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100 Ways To Persuade and Convince Consumers With Neuromarketing
Our brains aren't good at judging absolute values, but they are always ready to compare values and benefits. If you see an inferior product for a similar price, you're more likely to decide to buy the target product. Real estate agents good at this - they'll show you a range of houses that ostensibly meet your criteria, leaving till last the one they want to sell you. Dan Ariely's Predictably Irrational makes the same points about Economist subscriptions and breadmakers. Restaurant menus also prime examples of deliberate decoy pricing - the $45 bottle of wine looks like a good deal compared to the $100 ones.
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Lesson from this is that sellers need to either drastically prune the number of choices (lesson of the jam stall in supermarket) or else provide some guidance: "If you like strawberries, you will love our strawberry-ginger jam. It's full of fruit flavor but has some really interesting spicy notes, too." Even more important online sales, where plethora of choices just confuses buyer, but seller never sees this.
75% of our emotions are generated by what we smell.
We process scent even without being aware of it. Got women to sniff shirts worn by two groups of men - one group worn by men who'd watched an erotic film, other group who'd watched a neutral doco. The women reported no difference, but MRI scans showed their brains lighting up in completely diff area when smelling shirts from first group.
Survey of McDonald's customers found that in America a third , and in Britain 40%, thought restaurants smelled of stale oil (and that the smell made meal less pleasant). But other customers reported that they liked the smell and that it made their mouths water.
Nestle created the Nespresso, a home-brew coffee machine that produced cup of coffee just as good as the coffee shop version. But until they modified it to release more coffee aroma, it wasn't rated as highly at home as t was in the coffee shop.
Children with learning or behavioural problems learn maths quicker if calming music played. Banks are perceived as having higher values if they play classical music. 'Snap crackle pop' ad campaign as USP which differentiated cereal amongst range of me-too products which talked about flavour.
Gruesome warning labels on cigarette packets became associated with the pleasure of smoking and actually became a cue to smoke. Put a smoker in MRI scanner and can see the brain craving smoke when warning labels shown.
We are very susceptible to social identity cues - we love to belong to a group, and sign up for groups with very little persuasion. Psychologist Henri Tujfel found he could get people to make a meaningless choice and assign them to a group based on that choice. They would then become emotionally invested in these meaningless groups, cheering their victories and mocking other group.
Apple Computers exploited this with ads which basically showed Apple users as 'cool' and everyone else as nerds. No product info or rational reasons, just emotional cues portraying Apple users favorably and mocking rest.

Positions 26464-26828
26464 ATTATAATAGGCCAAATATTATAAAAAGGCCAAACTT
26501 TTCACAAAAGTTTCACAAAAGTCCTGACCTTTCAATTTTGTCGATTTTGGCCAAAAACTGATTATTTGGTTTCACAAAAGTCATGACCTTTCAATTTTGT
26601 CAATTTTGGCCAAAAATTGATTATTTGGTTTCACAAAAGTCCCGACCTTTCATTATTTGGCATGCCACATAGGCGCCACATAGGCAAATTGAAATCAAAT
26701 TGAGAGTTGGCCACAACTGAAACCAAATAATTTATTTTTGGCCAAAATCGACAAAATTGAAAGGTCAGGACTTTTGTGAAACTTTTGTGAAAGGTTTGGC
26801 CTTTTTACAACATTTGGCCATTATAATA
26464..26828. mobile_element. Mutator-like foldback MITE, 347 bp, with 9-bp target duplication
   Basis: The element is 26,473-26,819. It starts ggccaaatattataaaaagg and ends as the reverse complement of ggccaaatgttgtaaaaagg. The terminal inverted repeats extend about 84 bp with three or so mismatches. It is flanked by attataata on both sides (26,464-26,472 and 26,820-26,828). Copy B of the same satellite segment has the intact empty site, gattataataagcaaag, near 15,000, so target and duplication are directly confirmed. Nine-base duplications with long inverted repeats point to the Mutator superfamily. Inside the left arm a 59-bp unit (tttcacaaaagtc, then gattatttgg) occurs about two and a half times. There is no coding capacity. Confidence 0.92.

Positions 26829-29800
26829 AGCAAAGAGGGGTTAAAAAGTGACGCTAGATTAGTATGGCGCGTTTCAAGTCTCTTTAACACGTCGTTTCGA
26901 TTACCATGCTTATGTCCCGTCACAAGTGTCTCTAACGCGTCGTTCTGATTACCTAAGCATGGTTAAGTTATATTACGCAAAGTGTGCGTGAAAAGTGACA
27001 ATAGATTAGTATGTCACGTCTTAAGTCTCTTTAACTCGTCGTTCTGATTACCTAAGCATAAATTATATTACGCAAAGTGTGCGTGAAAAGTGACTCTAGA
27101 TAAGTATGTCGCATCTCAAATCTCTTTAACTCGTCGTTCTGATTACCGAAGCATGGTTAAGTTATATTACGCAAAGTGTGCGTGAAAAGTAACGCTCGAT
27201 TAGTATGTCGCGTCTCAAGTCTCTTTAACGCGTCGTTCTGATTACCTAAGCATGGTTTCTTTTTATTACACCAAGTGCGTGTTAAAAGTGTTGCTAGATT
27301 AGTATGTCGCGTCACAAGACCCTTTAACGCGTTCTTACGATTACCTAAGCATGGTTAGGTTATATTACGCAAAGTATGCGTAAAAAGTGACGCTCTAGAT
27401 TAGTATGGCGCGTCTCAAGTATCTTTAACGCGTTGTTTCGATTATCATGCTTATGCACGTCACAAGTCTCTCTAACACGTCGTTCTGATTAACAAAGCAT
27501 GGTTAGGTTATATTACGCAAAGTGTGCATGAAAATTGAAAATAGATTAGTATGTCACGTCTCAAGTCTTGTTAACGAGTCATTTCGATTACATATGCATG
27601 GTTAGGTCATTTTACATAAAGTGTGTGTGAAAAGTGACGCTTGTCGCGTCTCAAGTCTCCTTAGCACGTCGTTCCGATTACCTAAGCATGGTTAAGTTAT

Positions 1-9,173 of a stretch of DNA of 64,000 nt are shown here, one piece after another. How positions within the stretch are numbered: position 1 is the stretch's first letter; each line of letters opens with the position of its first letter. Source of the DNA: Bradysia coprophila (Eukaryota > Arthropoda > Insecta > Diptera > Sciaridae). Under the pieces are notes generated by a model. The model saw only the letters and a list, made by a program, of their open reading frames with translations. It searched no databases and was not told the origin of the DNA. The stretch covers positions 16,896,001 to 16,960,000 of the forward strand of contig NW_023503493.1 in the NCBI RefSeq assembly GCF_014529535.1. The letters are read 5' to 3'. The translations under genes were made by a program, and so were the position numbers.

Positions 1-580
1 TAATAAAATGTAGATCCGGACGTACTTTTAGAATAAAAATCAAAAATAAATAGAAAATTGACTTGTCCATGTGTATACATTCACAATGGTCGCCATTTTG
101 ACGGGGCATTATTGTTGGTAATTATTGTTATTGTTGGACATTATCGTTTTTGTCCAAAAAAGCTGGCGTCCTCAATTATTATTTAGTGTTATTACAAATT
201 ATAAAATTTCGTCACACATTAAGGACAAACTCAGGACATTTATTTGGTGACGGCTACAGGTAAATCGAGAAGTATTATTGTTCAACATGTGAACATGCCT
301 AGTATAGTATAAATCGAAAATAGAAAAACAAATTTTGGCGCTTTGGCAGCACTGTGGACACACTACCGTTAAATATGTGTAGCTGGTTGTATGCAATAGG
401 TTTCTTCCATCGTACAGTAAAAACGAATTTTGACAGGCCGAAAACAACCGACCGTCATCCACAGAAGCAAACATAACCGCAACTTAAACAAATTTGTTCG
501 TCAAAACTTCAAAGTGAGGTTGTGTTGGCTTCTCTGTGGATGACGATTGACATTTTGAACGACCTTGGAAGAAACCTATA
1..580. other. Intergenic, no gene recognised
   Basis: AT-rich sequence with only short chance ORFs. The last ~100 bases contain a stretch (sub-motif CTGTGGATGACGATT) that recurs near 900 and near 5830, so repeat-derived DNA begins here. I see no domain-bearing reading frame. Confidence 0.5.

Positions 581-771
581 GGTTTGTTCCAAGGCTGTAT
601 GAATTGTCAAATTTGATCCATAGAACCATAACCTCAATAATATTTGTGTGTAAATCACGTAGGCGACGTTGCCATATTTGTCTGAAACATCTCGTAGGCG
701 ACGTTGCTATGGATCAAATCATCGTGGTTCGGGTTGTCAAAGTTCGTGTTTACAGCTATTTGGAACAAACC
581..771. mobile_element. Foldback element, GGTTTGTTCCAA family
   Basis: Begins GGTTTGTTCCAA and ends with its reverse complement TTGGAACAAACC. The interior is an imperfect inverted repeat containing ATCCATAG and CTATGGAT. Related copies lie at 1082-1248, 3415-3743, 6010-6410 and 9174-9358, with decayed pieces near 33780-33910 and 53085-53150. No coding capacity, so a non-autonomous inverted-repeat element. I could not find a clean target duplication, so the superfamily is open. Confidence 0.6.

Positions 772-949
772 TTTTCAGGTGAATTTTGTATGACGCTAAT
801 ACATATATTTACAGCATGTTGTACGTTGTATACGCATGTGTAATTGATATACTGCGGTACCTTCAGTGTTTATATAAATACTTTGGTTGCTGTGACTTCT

Asking undecided voters to write their age on a card doubled the percentage who thought John McCain was senile. Voters who indicated their race on a card were twice as likely to believe Barack Obama was a socialist.
Message is that if you can prime your target audience with cues that separate them from other groups, and remind them of the difference, they will be more likely to believe your message.
Restaurants skilled at using vivid adjectives to entice - instead of a ham cheese and egg sandwich, you're seduced with "Our breakfast Power Sandwich starts with lean, hardwood-smoked ham and freshly-cracked eggs ...." Your challenge is to find the adjectives that work for yr product or service. You want evocative adjectives (not cliched ones) in yr product descriptions, but when giving ordering instructions or a call for action, strip down to nouns and verbs for quick, easy comprehension.
We are deeply impressed by stories. The fabled ad which starts "They laughed at me when I sat down at the piano...." has more profound effect than simply "Impress yr friends by playing piano" because everyone can think of skills they wished they could master, or times when people laughed at them when they tried something. But they have to be positive stories - avoid negative ones because good chance your name will get associated with the wrong message.
Charity running golf tournament. Far better to offer a million-dollar prize for hole-in-one than to offer 5 $1000 prizes for getting closest to the hole. The big prize will get many more punters, and insurance against big payout will be less than $5000. The insurer will set the rules to minimize chance of payout (eg run elimination rounds and only offer big prize when down to last 12 players)
It's not value of what you get, it's that something positive happened to you. So ideally you provide a small positive surprise at the same time as display the brand. Ideally provide sample in a situation not already swamped with other samples, and train the host to mention the name of the brand at same time as presents it. Zappos.com became online success partly by surprising customers with overnight delivery after they'd ordered
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